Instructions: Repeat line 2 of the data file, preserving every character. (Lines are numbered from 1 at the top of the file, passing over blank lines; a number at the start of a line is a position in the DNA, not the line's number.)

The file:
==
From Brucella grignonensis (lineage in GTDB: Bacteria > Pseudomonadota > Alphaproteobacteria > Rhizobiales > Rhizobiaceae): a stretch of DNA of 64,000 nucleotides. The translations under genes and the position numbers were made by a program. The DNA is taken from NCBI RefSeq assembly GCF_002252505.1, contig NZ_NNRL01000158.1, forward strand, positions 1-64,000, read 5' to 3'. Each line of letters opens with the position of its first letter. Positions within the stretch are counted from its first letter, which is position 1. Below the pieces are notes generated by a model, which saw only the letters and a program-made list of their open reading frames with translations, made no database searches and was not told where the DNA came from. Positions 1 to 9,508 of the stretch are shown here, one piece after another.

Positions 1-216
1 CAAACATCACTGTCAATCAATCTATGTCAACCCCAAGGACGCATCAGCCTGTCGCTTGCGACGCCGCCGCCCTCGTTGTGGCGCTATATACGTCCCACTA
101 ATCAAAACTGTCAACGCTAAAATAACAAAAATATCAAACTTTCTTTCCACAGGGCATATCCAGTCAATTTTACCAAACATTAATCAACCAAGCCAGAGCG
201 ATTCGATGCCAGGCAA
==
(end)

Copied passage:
Positions 1-216